But to reach this full potential and to truly decentralize digital identity and virtual asset management, we need to fundamentally break the compromise users are currently forced to make between security and convenience.
Breaking the compromise between security and convenience
While all actions on the blockchain are immutable and visible to all participants, much of the other data — in particular users’ private or master keys — must be kept secure. Investors, developers, miners or just regular users face many challenges when looking for a safe AND easy-to-use solution to manage their private keys which they use to own and transfer their cryptocurrencies today.
On the one hand, online exchanges and software wallets are very convenient because users can access them from almost anywhere and any device with an internet connection.
But in order to gain that ease of use, users have to give up their privacy and entrust a third party intermediary to keep their private keys and account information secure. In doing so, it’s really no different than almost any other centralized solution today like a bank or brokerage firm that holds fiat currencies, stocks and other assets in user accounts.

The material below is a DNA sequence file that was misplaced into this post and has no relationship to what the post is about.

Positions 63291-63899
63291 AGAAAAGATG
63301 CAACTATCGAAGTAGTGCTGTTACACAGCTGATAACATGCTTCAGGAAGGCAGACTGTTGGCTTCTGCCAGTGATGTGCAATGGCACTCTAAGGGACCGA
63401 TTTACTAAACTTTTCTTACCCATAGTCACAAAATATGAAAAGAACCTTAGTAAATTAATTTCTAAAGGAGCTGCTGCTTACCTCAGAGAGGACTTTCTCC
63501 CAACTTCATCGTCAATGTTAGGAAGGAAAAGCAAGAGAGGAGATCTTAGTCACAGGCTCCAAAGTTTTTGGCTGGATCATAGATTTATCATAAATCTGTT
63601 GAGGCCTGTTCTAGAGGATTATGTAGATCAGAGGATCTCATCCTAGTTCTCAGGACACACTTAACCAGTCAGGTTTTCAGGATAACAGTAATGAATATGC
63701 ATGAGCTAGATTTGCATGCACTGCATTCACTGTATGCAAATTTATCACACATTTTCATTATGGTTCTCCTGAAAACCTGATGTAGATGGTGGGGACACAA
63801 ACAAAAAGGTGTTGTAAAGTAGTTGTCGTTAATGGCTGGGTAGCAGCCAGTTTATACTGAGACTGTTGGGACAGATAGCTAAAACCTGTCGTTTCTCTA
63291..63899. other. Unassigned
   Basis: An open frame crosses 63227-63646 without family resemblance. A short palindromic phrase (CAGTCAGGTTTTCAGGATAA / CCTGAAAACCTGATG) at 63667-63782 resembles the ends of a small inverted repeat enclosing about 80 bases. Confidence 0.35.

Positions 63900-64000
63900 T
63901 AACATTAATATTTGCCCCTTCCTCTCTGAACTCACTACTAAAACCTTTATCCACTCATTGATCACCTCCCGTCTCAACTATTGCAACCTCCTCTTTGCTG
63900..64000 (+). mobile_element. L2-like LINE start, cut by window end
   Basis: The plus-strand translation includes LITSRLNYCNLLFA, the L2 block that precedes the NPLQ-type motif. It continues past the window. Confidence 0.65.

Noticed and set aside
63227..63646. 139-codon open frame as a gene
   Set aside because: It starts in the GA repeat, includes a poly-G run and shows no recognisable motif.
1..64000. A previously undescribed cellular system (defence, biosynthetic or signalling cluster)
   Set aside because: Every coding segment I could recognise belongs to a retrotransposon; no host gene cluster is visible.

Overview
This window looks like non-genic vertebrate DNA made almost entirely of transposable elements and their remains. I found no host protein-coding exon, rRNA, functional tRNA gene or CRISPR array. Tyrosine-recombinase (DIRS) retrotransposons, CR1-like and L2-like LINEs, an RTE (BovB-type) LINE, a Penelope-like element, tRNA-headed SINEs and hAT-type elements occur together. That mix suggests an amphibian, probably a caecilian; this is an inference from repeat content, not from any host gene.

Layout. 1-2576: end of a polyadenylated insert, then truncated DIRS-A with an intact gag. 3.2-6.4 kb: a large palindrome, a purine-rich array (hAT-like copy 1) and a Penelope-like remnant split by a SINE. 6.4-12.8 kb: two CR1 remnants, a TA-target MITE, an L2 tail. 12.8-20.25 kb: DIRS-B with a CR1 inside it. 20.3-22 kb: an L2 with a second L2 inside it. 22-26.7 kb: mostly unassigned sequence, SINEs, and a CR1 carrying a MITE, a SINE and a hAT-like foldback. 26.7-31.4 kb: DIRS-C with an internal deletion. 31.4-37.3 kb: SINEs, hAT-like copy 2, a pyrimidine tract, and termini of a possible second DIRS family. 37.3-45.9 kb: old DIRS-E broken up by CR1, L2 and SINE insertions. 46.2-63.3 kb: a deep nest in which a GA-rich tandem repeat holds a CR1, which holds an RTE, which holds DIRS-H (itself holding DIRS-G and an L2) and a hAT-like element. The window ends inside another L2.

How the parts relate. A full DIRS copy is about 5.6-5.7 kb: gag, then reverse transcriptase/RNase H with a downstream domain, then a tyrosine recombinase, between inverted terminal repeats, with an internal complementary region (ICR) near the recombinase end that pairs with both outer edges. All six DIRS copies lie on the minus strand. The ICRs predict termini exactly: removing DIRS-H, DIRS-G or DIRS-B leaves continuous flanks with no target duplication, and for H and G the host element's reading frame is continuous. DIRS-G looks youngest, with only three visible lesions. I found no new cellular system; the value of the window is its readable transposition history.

Unfortunately — and all-too frequently — these centralized “honey pots” have been subject to hacks and attacks. Whether it’s Mount Gox back in 2014, Coincheck last year or the attempt just recently on one of the largest exchanges, Binance, it seems no online exchange or software wallets are safe.
Moreover, your online account access stored on your laptop or mobile smartphone is equally at risk. As Kate Rooney recently reported in CNBC …
Over $1.1 billion in cryptocurrency has been stolen [in the first half of 2018] and it was apparently easy to do.
Below is an analysis completed by Autonomous Research and the Wall Street Journal highlighting the growth in stolen cryptocurrencies from 2013 through the first half of 2018
Take for example, the spear phishing attacks favored by the infamous North Korean “Lazurus” hacker outfit and which are the most common type of attack on online exchanges and software wallet services. In these attacks, “fraudsters deliver malware under the cover of CV spam [with an attachment] that has a malware embedded in the document … After the local network is successfully compromised, the hackers browse the local network to find workstations and servers used working with private cryptocurrency wallets.”